with your tax preparer. (If you haven’t been diligent about saving and filing paperwork,
start looking now and make contacts for duplicate statements for expense verification,
if you can get them.)
Watch your mail for your W-2’s and 1099’s. Keep everything together.
You’ll want to decide if you will prepare your taxes or if you will make use
of a tax preparer. Be aware that there are different ways that tax preparers will
determine the charge for their services. Some will have a set standard charge; some
may work by a ‘form per line’ system. Especially convenient, some tax
preparers will come to your home or office for no additional charge.
You’ll also want to decide how you will file . You can file by mail, electronically,
or in some cases by phone. (If you’d like to file electronically but do not have
a computer, don’t forget about public access computers, found for example, at your
public library. If you prepare your own taxes, set a date on the calendar (or more
than one if you want to break the task into comfortable sessions). If you use a
tax preparer, make your appointment now, before the rush, so it is also convenient
Whether you are a do-it-yourselfer or you use a tax preparer, file electronically
or by mail, here are some things to remember:
* Review your completed return before signing.
* If you received a tax booklet from the IRS, use the peel-off address label on
*Choose (check mark) only one filing status.
*Check the exemption boxes.
*Include all social security numbers (your’s, spouse’s, and dependents).
*Double-check all calculations on the form—mathematical errors, which slow down
the processing of your return, are the most common problem.
*Double check that all necessary forms are included (W-2’s, 1099’s to
the front of the return, the rest—tax forms and schedules—in order of the attachment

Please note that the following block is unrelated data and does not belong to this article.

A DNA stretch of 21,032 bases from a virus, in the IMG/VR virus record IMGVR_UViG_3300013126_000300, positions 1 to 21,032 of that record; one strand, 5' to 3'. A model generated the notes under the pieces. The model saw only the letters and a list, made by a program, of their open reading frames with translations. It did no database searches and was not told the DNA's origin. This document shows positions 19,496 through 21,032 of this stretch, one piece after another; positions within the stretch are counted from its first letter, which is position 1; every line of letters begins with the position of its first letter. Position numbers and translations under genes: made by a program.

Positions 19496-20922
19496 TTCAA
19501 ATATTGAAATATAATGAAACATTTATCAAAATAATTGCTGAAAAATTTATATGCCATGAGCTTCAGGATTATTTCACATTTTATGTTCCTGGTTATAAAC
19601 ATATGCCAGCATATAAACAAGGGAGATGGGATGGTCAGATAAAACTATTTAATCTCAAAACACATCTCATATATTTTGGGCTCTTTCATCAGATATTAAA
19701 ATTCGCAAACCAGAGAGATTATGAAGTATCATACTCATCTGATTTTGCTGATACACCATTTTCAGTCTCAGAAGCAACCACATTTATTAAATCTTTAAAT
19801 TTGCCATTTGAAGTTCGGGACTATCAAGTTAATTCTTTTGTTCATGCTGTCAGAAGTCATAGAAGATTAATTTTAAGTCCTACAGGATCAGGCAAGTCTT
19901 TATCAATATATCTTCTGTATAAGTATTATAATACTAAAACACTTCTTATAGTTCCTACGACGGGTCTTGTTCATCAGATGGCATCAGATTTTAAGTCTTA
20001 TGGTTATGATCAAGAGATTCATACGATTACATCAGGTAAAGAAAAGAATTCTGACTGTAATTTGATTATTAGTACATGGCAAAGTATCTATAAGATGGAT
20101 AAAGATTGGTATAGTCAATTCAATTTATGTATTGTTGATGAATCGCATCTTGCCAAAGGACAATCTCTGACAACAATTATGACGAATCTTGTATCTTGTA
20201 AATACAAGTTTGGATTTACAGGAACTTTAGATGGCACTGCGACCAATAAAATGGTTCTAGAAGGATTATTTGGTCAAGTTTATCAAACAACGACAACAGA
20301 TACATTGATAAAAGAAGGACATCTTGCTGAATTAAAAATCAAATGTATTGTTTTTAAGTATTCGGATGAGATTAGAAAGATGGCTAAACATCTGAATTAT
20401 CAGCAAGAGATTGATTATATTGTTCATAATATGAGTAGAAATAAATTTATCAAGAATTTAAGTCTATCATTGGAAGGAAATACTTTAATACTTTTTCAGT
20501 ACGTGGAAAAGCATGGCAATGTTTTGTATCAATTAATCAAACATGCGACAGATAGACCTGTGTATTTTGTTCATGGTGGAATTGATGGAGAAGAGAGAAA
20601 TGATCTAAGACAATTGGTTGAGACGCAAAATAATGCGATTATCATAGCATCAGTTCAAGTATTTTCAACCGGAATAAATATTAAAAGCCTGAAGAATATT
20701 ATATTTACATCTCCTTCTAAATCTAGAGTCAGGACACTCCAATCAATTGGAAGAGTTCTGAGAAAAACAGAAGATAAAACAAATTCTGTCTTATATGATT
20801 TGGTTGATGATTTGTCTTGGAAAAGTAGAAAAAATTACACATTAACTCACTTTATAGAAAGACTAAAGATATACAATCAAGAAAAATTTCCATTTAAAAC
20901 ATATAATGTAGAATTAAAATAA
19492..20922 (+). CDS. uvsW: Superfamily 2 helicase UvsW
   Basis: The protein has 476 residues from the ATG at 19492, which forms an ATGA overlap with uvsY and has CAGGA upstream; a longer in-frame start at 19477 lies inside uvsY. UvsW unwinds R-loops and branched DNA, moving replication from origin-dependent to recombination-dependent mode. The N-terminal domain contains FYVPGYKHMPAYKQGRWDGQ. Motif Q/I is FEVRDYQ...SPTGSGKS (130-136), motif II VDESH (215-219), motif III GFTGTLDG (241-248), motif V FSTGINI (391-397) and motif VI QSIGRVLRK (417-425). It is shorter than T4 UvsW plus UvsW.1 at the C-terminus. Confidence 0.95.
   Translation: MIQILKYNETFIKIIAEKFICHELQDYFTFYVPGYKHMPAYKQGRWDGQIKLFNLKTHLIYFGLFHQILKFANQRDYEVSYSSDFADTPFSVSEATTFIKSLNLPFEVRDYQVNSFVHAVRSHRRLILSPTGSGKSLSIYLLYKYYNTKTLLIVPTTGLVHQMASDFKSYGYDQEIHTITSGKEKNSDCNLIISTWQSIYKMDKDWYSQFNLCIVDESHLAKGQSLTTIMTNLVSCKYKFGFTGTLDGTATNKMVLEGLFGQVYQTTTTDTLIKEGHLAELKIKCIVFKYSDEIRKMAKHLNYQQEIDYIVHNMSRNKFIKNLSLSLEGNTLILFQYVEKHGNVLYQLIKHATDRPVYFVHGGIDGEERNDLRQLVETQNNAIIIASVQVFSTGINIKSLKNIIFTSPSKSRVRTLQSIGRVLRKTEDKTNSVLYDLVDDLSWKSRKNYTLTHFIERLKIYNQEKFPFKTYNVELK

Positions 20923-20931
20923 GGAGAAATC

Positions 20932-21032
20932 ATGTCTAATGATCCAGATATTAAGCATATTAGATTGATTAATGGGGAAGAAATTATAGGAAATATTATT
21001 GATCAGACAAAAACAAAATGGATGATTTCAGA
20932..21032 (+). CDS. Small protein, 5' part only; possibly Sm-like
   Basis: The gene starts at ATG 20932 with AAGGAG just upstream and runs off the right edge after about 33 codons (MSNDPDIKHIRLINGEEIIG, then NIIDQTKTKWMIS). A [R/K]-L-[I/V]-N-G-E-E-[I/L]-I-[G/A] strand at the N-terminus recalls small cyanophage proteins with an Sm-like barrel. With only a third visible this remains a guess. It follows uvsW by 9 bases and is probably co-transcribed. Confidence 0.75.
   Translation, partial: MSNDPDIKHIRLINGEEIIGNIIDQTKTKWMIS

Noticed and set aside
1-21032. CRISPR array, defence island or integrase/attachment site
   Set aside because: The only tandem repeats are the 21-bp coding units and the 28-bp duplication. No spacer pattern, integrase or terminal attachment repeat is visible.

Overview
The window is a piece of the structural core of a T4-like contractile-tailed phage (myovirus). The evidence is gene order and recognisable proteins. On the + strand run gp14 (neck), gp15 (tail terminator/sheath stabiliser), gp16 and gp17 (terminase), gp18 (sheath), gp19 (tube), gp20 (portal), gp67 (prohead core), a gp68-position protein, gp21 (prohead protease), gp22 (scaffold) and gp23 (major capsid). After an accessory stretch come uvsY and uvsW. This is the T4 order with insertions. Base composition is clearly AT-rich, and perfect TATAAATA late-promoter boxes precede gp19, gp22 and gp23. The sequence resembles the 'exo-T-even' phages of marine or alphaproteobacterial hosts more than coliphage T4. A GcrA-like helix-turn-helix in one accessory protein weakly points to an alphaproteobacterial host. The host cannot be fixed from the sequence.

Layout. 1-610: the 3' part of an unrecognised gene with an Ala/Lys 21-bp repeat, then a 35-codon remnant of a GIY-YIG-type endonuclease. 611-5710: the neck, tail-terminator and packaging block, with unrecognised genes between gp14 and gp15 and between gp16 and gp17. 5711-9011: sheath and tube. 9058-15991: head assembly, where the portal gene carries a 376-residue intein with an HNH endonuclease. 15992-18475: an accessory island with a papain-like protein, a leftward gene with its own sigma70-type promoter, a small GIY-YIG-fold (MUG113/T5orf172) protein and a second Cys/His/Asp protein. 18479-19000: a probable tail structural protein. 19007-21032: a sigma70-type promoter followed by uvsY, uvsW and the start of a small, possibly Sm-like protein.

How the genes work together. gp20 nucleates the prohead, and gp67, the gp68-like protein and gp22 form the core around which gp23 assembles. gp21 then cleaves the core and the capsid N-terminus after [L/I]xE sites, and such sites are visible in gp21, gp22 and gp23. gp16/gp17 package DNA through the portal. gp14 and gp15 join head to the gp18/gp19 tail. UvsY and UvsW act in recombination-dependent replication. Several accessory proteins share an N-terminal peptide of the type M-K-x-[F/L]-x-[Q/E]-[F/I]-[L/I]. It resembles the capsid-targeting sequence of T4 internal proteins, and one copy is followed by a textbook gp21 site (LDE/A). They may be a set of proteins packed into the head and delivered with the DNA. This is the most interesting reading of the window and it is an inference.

*Authenticate all deductions (Check you documentation. Can you prove your claims?)
*Add appropriate forms or schedules to explain any discrepancies on your documentation.
(Your return may be flagged for an audit if the numbers don’t match.
*After reviewing your return don’t forget to sign and date it. (Your spouse
*Most importantly, file by April 15th.
If you are receiving a refund:
Consider the direct deposit option rather than waiting for a check from the IRS.
If you choose to file electronically you can expect to receive your refund in approximately
A note of caution on the 3 day rapid refunds process—The rapid refund is actually
a loan. Your return is filed. The refund amount is lent to you in 3 days. Your actual
tax refund is then used to pay off your loan. What could go wrong? Plenty! If you
owe funds from previous tax years, have defaulted on a student loan, owe back child
support, and so on. In these situations your refund is ‘set aside’ to
repay these obligations and your rapid refund loan is not repaid. Now the lender
will pursue you to repay this debt also. By the time that happens, if you are like
many people, the funds you received from the rapid refund have most likely been
spent. (Believe it or not, this is not an unusual scenario.)
If you have to pay:
All is not lost! The number one thing you need to remember? File your return by
the deadline. Save yourself the stress and cost of a late filing penalty. That late
filing penalty is 5 percent per month of the balance due. So file on time! If that
is not possible, the IRS does offer form 4868 to be completed to receive an extension
to file your return. (However you must pay 90% of your eventual tax bill when you
file for the extension and you will owe interest on the balance.) The IRS also offers
the ability to pay your taxes using your credit card. The IRS through specific service
providers (who also charge you) accepts American Express, MasterCard, Visa and Discover.